I'm going to begin presenting some of this compiled content, but before I do, I want to simplify the reasons as I see them.  Any commentary I add to my finds will be judged in quality with respect to these.

Here they are:

The Original Web Depended on Desktop Computers

The primary consumption instrument for the web, among pedestrian users, changed.  People stopped using personal computers to interface the web and relied on their smartphones instead.  Since the "profit web" demands active foot (click) traffic, so went development.  The "desktop" web became a secondary presentation and was often left miserable looking in efforts to maintain "responsive design" principles.  Any component of a website that aligned with the spirit of curiosity-driven click navigation was presumed "bad design".

Social Media Platforms

Concurrently, social media platforms emerged, eliminating the technical friction involved with online expression.  A post that took a click to make was easier than one that took a website to erect and maintain.  Social media platforms also offered instant referable engagement to a critical mass audience, even for low quality expressions.  Websites, even in the pre social media era, were shots in the dark for engagement.  To illustrate, consider that a book sits idle on a library shelf for decades -- its author never knows who reads it.  Meanwhile, a writer can dump a bucket of pamphlets from a high window and watch people take (or not take) them for reading.  For the publishing masses, the latter is far more gratifying.

Google Monetized the Discovery Process

Major search engines slowly influenced the complete cycle from publishing to consumption by giving discoverability bias to for-profit enterprise publishers.   A poor writer's cure for cancer was made to compete against a rich man's snake oil when it came to connecting consumers with information.  Money now controls the ease by which information makes it to the searcher.  Smaller publishing efforts established over and around the profit drive are less compelled, if capable even, to participate.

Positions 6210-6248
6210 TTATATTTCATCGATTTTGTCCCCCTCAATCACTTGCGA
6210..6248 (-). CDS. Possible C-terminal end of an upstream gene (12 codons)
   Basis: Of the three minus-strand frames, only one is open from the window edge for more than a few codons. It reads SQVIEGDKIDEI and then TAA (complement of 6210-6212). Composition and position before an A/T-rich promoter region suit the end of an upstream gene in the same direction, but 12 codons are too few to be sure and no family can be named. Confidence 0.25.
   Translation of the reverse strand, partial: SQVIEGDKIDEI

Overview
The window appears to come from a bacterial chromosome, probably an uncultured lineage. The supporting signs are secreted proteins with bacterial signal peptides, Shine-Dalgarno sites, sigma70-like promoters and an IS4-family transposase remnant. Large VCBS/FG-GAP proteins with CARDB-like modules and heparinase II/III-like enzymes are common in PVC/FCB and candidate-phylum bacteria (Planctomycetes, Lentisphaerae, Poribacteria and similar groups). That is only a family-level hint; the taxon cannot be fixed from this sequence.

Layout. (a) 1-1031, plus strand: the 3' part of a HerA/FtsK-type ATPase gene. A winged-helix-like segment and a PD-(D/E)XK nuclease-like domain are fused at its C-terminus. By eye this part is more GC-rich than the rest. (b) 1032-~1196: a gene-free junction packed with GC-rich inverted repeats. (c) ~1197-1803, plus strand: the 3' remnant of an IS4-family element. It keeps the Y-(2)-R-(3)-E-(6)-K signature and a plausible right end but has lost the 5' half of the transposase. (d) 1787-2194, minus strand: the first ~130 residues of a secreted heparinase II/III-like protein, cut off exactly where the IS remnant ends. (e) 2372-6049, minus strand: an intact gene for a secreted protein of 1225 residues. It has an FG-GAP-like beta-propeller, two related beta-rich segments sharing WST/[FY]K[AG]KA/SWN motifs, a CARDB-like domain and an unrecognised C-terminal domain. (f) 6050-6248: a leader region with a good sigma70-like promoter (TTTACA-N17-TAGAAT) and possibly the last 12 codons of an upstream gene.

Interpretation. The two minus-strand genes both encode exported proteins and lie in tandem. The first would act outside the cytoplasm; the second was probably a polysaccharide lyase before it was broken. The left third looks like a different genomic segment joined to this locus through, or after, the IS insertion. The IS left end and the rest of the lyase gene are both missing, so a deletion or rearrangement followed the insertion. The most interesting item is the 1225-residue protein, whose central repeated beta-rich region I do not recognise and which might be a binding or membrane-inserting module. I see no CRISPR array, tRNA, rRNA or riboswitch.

Late Stage Capitalism

Our corporatocracy forever struggles to refine the human spirit of curiosity and intellectual culture.  It needs to draw out the component of human intellectualism and mentality that keeps business and commerce the defining ruling force in all matters, and, it needs to keep people consuming and "dumb."  Keeping people from using the same conduits they might use to marvel over and multiply the franchise of the Kardashians, to also connect with alternate economic or human and social development theories, fuels a deep bias towards all digital enterprise philosophies that perfect this refinement.  Targeting conduits of wildcard exposure and discoverability that an open web encourages means that big tech companies that can "read the will of its rulers" limit the full power of their own offerings, effectively doing so.  As a result they are rewarded by being allowed to stay large and in control.  By relatable contrast, in more open totalitarian states like China, certain behaviors tied to loss of population control are simply countered by forms of direct oppression.  What all of this means is that displacing the uncontrolled wild west web with a big tech one is an imperative matter of order.

  By Dave for Personal Blog.